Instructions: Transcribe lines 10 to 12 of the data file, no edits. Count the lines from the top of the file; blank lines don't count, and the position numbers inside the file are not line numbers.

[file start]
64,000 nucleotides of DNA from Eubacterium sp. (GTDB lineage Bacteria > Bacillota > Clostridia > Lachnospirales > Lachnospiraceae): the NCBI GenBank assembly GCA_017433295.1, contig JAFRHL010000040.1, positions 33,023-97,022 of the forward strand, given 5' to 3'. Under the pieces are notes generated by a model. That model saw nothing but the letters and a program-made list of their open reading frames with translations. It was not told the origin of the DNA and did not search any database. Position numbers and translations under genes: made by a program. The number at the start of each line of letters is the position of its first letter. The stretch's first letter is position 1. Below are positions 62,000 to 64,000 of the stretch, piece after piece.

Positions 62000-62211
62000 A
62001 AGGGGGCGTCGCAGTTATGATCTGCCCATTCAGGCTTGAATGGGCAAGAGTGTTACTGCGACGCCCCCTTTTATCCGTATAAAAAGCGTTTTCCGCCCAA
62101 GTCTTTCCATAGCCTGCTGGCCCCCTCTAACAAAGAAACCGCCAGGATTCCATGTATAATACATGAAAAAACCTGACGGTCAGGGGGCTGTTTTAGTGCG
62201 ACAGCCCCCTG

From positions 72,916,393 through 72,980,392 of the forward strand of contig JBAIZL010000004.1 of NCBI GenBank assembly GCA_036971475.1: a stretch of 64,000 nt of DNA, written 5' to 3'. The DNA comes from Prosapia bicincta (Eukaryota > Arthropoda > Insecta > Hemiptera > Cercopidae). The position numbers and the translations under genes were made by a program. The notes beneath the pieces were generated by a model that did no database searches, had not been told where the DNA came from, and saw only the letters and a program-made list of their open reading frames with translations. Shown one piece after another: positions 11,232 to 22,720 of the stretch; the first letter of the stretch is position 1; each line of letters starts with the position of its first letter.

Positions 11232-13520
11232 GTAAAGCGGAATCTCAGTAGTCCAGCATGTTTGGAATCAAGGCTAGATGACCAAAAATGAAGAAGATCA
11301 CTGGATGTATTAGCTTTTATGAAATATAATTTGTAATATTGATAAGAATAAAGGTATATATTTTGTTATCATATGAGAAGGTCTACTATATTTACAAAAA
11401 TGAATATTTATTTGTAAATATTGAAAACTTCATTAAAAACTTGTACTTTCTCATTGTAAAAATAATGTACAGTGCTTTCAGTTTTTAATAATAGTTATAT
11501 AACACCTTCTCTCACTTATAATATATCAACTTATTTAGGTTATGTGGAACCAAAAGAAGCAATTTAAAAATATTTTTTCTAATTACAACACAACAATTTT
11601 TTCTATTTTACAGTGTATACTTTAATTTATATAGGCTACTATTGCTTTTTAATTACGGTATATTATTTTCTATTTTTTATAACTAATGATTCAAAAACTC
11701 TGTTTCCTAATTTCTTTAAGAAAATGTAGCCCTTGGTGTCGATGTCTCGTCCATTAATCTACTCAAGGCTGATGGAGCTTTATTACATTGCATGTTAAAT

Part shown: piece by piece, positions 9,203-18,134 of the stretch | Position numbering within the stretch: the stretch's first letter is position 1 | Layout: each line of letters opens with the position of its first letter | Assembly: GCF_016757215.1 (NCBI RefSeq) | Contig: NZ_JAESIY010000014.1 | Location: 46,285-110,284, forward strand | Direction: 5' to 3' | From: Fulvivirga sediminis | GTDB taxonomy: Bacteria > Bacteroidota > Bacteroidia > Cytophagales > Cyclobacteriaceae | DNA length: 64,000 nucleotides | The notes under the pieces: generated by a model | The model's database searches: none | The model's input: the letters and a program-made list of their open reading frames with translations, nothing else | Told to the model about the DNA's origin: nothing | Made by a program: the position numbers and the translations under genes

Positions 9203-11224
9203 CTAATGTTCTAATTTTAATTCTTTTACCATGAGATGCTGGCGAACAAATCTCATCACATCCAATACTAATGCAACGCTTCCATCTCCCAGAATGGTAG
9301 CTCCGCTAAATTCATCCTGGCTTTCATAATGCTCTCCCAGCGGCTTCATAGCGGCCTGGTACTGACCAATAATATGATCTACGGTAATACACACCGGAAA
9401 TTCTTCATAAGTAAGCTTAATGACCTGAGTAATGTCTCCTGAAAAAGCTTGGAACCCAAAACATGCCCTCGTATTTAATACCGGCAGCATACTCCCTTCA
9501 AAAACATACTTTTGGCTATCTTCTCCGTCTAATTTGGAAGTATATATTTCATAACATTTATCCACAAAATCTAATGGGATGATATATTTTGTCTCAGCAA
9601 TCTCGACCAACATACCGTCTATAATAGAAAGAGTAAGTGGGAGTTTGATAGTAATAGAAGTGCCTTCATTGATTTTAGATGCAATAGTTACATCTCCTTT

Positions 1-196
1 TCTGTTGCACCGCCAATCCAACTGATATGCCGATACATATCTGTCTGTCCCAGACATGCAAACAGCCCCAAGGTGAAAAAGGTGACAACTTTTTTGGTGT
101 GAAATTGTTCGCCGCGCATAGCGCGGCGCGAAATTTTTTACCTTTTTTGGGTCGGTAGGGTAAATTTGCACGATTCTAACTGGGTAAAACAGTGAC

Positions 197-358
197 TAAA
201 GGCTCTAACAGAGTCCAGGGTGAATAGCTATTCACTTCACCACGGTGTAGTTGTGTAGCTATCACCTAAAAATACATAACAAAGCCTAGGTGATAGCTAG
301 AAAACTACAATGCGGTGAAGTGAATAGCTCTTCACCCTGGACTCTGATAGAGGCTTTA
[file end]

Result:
11301 CTGGATGTATTAGCTTTTATGAAATATAATTTGTAATATTGATAAGAATAAAGGTATATATTTTGTTATCATATGAGAAGGTCTACTATATTTACAAAAA
11401 TGAATATTTATTTGTAAATATTGAAAACTTCATTAAAAACTTGTACTTTCTCATTGTAAAAATAATGTACAGTGCTTTCAGTTTTTAATAATAGTTATAT
11501 AACACCTTCTCTCACTTATAATATATCAACTTATTTAGGTTATGTGGAACCAAAAGAAGCAATTTAAAAATATTTTTTCTAATTACAACACAACAATTTT